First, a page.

About NCHEP


The North Carolina Homeless Education Program (NCHEP) is the Education for Homeless Children and Youths Program for the state of North Carolina. In January 2009, the North Carolina Department of Public Instruction contracted with The SERVE Center at The University of North Carolina at Greensboro.
 
NCHEP is dedicated to ensuring that all children and youth experiencing homelessness have access to the public education to which they are entitled under the federal McKinney-Vento Education of Homeless Children and Youth Assistance Act. NCHEP works towards this goal by ensuring that North Carolina's state policies are in compliance with federal law, by providing technical assistance to North Carolina's local homeless education liaisons, and by providing informational and awareness materials to educators and other interested community members throughout North Carolina.

 

 

 

During the 2016-2017 school year, North Carolina public schools reported that 29,545* students enrolled in grades K-12  experienced homelessness during the school year.

*Based on unofficial unduplicated nighttime residency reporting data.

 

Of the students reported as experiencing homelessness during the 2016-2017 school year, nearly 16 percent were reported to have some type of disability, while more than five percent were reported to have limited English proficiency (LEP).

Nearly nine percent of those reported as homeless, were unaccompanied youth (UHY) - students not in the physical custody of a parent or guardian.

*Data includes all students reported, but does not include those children in the "Birth through two-years-old" category.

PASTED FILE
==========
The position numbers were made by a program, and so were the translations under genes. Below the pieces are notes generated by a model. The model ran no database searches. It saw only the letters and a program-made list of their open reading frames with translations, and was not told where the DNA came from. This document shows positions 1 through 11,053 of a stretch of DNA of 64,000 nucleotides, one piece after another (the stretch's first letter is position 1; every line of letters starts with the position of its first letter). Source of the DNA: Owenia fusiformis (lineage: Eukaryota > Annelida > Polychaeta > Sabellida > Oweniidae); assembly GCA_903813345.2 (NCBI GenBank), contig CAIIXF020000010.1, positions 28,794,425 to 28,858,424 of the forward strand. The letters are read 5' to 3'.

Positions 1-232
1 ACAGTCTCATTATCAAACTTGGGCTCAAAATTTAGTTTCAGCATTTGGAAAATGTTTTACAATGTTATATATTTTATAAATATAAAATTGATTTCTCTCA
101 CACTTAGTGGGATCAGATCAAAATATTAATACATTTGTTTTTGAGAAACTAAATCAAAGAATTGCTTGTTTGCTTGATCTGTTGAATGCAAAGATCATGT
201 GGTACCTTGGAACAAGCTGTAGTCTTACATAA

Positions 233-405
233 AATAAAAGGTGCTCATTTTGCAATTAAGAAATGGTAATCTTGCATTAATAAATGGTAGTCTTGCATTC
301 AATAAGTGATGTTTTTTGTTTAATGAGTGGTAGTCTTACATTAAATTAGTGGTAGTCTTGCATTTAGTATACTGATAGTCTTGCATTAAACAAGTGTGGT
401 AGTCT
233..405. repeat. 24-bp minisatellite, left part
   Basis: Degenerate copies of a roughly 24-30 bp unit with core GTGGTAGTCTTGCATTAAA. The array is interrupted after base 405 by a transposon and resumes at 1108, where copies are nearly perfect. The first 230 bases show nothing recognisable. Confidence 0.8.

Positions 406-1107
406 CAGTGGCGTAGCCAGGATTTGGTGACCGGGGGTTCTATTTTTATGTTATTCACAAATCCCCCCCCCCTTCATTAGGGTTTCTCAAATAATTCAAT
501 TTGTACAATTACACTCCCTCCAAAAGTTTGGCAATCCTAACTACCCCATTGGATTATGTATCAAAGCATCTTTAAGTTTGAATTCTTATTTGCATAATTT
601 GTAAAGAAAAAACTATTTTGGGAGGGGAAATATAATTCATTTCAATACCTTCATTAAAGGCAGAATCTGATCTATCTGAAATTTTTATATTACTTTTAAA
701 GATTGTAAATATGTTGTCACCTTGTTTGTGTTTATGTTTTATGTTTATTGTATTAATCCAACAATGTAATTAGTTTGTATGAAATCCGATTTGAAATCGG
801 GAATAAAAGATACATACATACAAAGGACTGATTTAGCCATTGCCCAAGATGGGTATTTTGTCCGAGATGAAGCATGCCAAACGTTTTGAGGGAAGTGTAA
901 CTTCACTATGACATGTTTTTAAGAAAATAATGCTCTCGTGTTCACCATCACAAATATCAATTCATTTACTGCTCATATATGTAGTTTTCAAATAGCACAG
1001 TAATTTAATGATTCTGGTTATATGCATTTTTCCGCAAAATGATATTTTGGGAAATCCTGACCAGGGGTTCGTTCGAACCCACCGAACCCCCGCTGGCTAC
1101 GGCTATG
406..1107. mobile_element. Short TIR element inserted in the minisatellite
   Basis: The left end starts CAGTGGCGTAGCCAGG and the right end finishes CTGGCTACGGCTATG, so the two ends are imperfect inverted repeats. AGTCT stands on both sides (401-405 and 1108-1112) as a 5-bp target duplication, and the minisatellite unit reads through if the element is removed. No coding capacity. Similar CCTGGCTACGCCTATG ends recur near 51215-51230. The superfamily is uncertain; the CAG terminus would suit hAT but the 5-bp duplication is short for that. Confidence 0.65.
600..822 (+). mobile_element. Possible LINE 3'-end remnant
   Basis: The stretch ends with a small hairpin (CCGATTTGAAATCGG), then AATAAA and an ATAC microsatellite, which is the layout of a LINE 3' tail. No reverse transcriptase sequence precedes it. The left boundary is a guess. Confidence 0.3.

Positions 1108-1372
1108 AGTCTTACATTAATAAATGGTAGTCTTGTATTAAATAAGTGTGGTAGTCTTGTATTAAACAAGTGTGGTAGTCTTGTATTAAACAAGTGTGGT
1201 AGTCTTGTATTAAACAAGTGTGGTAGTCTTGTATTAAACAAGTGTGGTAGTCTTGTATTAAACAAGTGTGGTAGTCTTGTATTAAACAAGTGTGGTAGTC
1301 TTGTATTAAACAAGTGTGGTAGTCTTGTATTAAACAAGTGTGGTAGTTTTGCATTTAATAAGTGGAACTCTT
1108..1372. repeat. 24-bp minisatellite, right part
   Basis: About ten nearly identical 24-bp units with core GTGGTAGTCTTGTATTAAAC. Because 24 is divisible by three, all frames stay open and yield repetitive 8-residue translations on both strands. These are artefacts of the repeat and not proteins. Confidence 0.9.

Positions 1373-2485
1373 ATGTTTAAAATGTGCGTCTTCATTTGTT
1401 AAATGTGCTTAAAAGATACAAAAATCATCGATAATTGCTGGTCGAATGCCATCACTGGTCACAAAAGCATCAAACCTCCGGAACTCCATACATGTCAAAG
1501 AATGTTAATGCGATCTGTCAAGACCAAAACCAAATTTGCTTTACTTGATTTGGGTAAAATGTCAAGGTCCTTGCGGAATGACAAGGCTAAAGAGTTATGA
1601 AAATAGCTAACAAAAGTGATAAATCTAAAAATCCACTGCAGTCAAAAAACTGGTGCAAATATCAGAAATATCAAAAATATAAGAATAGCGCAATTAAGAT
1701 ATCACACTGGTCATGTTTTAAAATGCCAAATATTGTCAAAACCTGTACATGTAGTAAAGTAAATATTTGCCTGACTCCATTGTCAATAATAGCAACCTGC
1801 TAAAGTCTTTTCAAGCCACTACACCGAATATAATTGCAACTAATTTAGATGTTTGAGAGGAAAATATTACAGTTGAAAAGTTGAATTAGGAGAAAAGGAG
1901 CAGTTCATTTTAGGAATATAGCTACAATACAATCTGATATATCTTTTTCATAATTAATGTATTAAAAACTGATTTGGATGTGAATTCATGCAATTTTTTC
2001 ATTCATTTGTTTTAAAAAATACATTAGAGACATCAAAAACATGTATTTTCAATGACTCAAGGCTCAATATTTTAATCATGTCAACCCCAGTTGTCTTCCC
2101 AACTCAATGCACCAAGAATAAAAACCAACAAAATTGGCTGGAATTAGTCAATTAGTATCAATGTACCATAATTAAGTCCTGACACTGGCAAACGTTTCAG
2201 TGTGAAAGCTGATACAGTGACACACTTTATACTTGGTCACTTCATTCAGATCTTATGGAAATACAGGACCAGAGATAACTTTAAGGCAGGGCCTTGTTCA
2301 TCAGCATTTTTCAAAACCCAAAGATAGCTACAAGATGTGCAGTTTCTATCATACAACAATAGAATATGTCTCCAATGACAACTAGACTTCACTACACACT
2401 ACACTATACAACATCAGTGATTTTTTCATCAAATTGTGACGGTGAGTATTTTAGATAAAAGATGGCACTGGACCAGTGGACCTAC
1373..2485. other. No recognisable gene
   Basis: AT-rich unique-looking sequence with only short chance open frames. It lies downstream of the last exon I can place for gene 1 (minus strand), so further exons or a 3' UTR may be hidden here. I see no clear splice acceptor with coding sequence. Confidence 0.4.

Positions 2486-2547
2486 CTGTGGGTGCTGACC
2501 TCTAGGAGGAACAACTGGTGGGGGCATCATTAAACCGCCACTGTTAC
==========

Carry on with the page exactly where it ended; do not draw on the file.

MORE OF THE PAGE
The majority of NC K-12 students identified as homeless live in doubled-up situations (sharing housing). Families living doubled up are often confined to one room and are frequently asked to leave without notice. They may live in fear of causing a problem for their host, knowing that they could be kicked out at any time. Children and youth often do not have space to study and cannot get sufficient rest due to overcrowding or stress; thus, they may not be prepared to perform well in school. 

*Includes data for children in the "Birth through two-years-old" category.

**S-Sheltered data include those homeless children and youth awaiting foster care placement identifications.

***STH-Sheltered data does not include those homeless children and youth awaiting foster care placement identifications.

 

 

While the majority of NC K-12 students experiencing homelessness live in the more populous regions of the State, both urban and rural regions face unique challenges in identifying and serving the educational needs of these students.

*Homeless children and youth are highly mobile and may attend school in more than one school district; therefore, there may be some duplication across Local Education Agencies. 

To learn more about educating homeless children and youth in North Carolina, view the video Educating Homeless Children and Youth in North Carolina. In this video, students, families and educators share  stories of the real struggles students face, as well, as some of the challenges educators encounter in trying to support the academic success of these students. 


National Data on the Education for Homeless Children and Youth (EHCY)

The Federal Data Summary School Years 2013-14 to 2015-16: Education for Homeless Children and Youth report marks the twelfth school year for which the U.S. Department of Education has collected annual performance data from all states for the Education for  Homeless Children and Youth (EHCY) Program.